Say no in a polite or funny way. With the extra tickets, just say you’re not in a position (which is vague) (and stick to that if he asks for more details) to get more tickets, here’s the number he can call about them.

As to RSVPing, text?

Everyone else, including the gf, will soon figure him out.


Cut him off. He sounds awful.

I bet you’ll find he’s done it to others before you.


So you have to RSVP to his girlfriend. Most people are able to do that kind of job without a problem.

If these people in the group are truly good/true friends, they won’t pay any attention to what he says. Most likely they already know what he is like. If anyone says anything, you are allowed to say what actually happened. I wouldn’t rush off to find another group because of one person. Just minimize your contact with him and don’t do him any “favors.”


The sooner you learn how to set personal boundaries, the better you’ll be in the long run. There’s a book that you need to read: “Boundaries: when to say yes, how to say no, to take control of your life” by Dr. Henry Cloud and Dr. John Townsend.

Right now you’re letting others treat you like a puppet and you’re mad at them, but what’s worse is you’re mad at yourself and it’s eating you up. Get counseling if you can and read as much as you can to learn how to set boundaries so you can learn how to NOT be such a people-pleaser and doormat. This is an important basic life skill, and I wish you the best on your journey!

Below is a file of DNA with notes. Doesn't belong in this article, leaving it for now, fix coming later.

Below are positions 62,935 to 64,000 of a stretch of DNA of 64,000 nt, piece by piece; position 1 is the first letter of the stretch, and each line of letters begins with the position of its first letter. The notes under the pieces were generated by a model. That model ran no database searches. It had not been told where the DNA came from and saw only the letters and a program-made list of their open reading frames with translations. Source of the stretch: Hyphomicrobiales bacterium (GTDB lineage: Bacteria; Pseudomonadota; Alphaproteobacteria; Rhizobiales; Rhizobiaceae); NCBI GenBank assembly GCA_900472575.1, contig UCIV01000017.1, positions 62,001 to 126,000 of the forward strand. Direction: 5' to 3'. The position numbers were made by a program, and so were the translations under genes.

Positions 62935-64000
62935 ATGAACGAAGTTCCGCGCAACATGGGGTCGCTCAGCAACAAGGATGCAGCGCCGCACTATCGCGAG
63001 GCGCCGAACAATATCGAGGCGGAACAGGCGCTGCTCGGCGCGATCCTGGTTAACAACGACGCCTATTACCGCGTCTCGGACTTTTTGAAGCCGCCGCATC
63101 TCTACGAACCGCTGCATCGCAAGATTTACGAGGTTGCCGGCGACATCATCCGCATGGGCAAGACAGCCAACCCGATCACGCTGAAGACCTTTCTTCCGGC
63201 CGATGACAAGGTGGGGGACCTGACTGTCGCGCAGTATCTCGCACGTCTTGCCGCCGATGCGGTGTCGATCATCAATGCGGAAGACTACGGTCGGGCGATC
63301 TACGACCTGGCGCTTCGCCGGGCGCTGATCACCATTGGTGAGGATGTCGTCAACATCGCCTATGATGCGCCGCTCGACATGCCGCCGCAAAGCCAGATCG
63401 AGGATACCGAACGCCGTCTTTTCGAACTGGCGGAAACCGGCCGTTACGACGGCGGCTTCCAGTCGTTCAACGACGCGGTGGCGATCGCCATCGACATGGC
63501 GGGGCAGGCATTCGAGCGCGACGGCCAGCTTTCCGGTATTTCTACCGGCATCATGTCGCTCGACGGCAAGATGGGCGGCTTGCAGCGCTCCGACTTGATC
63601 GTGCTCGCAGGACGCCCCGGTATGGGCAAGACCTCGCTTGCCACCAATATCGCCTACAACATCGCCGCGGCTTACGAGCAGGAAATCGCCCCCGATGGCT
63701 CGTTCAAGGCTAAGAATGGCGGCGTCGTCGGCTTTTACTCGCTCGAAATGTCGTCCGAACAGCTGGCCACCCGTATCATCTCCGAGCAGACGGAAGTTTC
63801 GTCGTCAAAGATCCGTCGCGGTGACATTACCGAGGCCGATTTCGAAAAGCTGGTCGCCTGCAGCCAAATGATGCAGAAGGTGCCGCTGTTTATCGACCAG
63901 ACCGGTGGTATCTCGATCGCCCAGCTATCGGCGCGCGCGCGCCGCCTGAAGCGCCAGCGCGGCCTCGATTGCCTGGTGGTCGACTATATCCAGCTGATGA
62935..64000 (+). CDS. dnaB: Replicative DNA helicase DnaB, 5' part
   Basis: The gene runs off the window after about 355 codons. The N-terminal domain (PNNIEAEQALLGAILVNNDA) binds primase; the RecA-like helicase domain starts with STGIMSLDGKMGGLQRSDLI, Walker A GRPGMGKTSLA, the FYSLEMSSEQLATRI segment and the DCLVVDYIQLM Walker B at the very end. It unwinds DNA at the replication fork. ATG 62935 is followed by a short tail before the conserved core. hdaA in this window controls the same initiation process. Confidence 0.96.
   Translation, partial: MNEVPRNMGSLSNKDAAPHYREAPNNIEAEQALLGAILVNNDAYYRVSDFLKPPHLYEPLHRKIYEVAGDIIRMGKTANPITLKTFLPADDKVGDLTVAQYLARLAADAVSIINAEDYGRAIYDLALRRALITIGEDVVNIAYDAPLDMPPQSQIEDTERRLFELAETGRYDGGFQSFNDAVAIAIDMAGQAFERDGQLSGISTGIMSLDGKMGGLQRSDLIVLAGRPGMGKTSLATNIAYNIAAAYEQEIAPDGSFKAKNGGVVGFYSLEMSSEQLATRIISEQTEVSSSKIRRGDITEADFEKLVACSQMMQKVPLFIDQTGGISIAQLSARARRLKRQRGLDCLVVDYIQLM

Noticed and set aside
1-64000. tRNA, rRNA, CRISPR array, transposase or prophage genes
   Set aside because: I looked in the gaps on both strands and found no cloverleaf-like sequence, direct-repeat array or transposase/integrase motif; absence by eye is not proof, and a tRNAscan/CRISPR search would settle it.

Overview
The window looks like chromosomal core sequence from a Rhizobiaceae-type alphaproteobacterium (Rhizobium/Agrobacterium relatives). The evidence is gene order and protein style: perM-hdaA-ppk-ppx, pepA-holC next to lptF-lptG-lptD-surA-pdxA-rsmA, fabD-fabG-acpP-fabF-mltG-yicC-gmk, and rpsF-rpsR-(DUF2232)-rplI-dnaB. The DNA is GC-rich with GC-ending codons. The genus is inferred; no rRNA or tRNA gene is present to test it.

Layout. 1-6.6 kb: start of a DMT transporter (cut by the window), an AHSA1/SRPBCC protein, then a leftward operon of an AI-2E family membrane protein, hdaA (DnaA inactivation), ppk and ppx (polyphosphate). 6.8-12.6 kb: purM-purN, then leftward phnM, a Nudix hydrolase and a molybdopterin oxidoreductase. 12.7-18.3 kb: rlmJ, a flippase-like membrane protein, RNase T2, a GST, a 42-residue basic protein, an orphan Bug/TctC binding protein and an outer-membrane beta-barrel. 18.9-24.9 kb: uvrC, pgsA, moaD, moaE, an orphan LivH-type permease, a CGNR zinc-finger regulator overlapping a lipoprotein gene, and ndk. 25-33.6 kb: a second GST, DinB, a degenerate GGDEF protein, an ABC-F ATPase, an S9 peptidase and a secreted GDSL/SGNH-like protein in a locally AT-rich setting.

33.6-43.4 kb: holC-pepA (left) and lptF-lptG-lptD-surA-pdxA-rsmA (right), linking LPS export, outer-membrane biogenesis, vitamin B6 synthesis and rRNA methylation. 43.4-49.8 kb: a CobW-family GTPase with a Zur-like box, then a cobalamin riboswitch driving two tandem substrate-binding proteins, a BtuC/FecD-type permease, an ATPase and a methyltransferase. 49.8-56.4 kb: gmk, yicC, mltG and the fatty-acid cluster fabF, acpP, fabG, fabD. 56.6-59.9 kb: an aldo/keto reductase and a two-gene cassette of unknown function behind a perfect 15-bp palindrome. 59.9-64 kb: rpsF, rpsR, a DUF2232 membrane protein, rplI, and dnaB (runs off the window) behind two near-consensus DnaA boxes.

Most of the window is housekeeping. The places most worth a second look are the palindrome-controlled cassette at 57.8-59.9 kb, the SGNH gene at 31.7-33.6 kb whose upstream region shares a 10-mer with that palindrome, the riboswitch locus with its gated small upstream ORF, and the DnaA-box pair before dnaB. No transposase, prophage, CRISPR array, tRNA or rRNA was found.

This person is not your friend.


So what? Who cares what he tells people?

Also, you are just making stuff up in your head with what you think he is going to do. This isn’t reality, this is your own anxiety driving your imagination.

Catholic young adults are young adults just like the rest of the population. They can be immature. You will have sincere and insincere people in such a group. You will come across all sorts of people.

I am not sure why you expected people to leave original sin at the door. That is not how it works. People are broken, everywhere. You take the good with the bad or you move on to a new group of people.

There are always cliques. I was a leader in young adults for over 10 years. There can be cliques with older groups, Mom groups, Knights groups. It’s hunan nature.